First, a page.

Hidden knives within reach have altered the course of history. While things might not be that dramatic for you, it is true that a well-placed knife can give you a fighting chance in a bad situation. There are few drawbacks when you hide a knife on your body. It can also help you get some work done while staying discrete the rest of the day.
The trick is finding a place on your body that is out of sight. There are several places to pick from- all with their advantages and disadvantages. You’ll know when you’ve found the right spot- it will feel natural and comfortable while giving you a leg up in everyday preparedness.
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Concealing a Knife
With my rapidly growing knife collection, I’m always looking for ways to put them to use. While the folders are easy to carry concealed in a pocket, the larger fixed-blade knives pose a problem when I need to hide a knife on my body.
Just like a concealed carry pistol, I’m not trying to broadcast to the world any intentions with my knives. I don’t stroll up and down the street like Crocodile Dundee saying “This HERE is a knife”. Well, usually I don’t.
Instead, I prefer to stick to gray man principles and keep things discrete. Luckily, there are a ton of options when it comes to hiding a knife on your body. You can pick a different spot each day of the week and have a few left over.
Quick Note: Many of these knife concealment methods can be dangerous. Be practiced and familiar with any carry method you use and know the risks.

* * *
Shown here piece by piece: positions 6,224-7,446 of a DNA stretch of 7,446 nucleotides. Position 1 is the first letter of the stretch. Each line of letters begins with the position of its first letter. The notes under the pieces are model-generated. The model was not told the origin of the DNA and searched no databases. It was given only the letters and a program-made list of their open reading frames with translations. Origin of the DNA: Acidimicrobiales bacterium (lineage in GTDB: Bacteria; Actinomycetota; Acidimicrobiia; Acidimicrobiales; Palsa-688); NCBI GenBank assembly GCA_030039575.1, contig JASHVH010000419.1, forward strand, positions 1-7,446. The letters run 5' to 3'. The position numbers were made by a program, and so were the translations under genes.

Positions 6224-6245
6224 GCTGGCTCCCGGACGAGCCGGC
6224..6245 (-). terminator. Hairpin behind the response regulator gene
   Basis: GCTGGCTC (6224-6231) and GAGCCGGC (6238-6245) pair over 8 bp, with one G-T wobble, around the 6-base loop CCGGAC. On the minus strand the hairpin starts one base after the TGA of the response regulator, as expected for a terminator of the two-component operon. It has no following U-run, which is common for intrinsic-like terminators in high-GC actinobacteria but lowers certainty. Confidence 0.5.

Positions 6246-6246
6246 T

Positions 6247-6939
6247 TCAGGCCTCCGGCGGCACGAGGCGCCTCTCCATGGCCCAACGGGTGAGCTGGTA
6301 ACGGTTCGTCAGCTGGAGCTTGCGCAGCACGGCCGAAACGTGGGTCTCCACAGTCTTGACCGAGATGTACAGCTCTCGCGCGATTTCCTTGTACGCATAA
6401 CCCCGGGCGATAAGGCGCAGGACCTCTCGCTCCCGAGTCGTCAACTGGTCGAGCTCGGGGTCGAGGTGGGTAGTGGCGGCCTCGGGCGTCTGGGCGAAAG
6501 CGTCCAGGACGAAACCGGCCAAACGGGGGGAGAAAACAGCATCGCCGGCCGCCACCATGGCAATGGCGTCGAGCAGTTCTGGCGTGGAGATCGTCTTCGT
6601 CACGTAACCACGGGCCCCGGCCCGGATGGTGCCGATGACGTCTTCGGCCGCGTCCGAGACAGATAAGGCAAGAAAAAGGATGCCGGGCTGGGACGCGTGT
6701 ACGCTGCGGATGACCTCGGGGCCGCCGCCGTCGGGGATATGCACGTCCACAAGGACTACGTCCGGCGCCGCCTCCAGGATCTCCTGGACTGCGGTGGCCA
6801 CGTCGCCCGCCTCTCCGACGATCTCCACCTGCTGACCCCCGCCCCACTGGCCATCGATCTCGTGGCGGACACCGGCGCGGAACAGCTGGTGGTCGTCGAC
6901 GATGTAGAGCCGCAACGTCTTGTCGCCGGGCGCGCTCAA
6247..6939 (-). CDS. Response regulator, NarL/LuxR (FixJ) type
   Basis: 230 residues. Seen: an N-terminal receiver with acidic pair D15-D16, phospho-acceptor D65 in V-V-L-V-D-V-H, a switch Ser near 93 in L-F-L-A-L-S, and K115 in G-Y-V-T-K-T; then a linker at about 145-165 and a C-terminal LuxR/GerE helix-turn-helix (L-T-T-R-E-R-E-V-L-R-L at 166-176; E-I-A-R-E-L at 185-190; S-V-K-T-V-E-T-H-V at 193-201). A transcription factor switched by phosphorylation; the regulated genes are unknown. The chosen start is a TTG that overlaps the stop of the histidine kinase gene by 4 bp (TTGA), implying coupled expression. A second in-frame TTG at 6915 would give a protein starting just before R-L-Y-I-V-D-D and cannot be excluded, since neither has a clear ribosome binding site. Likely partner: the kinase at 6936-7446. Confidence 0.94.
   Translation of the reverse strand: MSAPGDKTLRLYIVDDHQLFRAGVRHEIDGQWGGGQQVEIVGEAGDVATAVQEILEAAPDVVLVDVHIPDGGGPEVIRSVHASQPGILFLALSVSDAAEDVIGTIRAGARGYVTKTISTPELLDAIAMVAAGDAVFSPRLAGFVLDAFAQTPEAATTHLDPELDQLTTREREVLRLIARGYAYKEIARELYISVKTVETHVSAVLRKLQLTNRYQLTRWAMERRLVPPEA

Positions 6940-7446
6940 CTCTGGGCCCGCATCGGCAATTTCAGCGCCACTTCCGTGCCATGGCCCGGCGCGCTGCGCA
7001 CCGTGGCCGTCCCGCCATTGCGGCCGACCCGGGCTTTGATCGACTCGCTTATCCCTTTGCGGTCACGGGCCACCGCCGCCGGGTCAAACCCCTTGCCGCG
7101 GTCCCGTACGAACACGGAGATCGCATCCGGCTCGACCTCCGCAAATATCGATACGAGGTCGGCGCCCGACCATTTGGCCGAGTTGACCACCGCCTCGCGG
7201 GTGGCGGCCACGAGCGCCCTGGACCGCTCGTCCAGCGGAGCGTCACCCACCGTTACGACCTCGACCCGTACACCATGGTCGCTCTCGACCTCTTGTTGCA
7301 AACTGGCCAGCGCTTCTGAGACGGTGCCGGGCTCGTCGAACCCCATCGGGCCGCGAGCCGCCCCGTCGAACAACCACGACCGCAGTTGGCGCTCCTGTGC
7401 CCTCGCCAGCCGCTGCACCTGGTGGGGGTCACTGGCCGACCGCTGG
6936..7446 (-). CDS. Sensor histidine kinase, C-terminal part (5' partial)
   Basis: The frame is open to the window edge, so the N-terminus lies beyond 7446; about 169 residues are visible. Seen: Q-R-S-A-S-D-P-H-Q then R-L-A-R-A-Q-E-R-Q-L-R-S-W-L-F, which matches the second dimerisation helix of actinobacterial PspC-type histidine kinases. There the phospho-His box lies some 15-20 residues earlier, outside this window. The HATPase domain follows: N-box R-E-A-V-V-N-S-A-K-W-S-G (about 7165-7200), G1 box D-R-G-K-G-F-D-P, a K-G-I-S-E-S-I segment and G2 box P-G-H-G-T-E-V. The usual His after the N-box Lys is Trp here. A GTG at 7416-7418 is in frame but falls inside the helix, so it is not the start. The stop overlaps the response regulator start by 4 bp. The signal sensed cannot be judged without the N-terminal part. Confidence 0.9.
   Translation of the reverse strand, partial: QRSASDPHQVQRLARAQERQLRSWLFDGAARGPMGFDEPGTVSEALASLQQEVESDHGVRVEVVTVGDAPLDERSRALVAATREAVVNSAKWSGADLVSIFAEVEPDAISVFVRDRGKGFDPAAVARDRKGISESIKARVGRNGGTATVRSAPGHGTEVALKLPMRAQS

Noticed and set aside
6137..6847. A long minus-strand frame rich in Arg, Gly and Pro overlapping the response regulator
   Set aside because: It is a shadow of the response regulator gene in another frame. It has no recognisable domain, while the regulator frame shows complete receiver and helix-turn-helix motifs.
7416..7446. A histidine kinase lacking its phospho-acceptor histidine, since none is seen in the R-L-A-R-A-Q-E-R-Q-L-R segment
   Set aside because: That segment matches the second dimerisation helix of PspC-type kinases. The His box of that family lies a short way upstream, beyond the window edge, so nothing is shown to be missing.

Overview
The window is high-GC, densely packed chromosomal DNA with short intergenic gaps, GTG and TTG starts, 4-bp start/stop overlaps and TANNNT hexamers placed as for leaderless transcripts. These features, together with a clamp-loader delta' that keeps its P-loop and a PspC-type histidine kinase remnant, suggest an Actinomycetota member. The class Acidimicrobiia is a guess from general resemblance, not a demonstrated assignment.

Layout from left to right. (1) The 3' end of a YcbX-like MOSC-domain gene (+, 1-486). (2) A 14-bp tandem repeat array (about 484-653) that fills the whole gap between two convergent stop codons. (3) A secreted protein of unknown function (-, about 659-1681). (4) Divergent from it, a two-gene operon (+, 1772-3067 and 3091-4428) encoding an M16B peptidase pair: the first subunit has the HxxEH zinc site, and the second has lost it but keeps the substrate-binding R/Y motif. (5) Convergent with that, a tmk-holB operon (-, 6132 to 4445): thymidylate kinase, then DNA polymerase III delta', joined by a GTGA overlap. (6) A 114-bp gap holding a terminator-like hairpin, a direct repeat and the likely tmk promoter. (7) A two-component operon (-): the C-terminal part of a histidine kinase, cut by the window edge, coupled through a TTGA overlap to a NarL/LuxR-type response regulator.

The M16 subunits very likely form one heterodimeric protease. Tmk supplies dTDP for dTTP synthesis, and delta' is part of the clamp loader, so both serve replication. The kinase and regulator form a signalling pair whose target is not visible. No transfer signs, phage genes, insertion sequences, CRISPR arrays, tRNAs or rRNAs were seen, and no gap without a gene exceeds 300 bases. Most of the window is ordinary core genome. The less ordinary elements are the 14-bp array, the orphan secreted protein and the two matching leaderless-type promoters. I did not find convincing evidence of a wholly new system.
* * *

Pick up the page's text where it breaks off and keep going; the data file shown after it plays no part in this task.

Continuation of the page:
We’ll go through the most common and start off with my personal favorite: the horizontal carry.
Horizontal Carry Belt Sheath
Putting a sheath horizontal on your belt is the most popular option and allows for easy access.
This method is usually called the ‘scout carry’. You can put it anywhere you can fit it on your belt, as long as it is parallel it fits the bill. But most people prefer it on the center of their back, especially with larger blades.
You can easily reach the knife in this position, but it also conveniently is covered by shirts and jackets.
Here is Beau showing off not only my favorite carry position but also a smaller version of our top-reviewed survival knife.
If you carry a CCP, this knife placement is usually recommended. This is clipped inside your pants/belt opposite of your draw side.
We go more into the pros and cons in our review of a specific CCW knife, the KA-BAR TDI Law Enforcement Knife.
The main point is that this knife is meant to stop anyone from reaching your concealed carry firearm. Knives designed for this have this placement in mind and include short talon-like blades. They are lightweight and it’s easy to forget you have them there during everyday tasks.
Up a Sleeve or On the Arm
Out of all of the options, this is the most difficult to execute but it is like something straight out of a spy movie. There are a few ways you can go about getting it done, and they all require long sleeves for concealment:
- Strap the sheath to your arm: Use straps integrated into the sheath or your own to strap the sheath on your forearm with the hilt towards your hand and reachable close to the opening of your sleeve.
- Strap the sheath to your garment: Whether it’s inside your shirt or jacket, you can attach your knife sheath on the inside of the sleeve with a few sewn-in straps. Orient the sheath on the forearm area with the hilt towards the hand opening, close enough for the hilt to be reached.
- Tie the sheath with a remote-release: Use a remote-release knot to hold the sheath in place anywhere on your arm where it does not impede your movement. When you need the knife, pull the remote-release strand to drop the sheathed knife down your sleeve and into your same hand.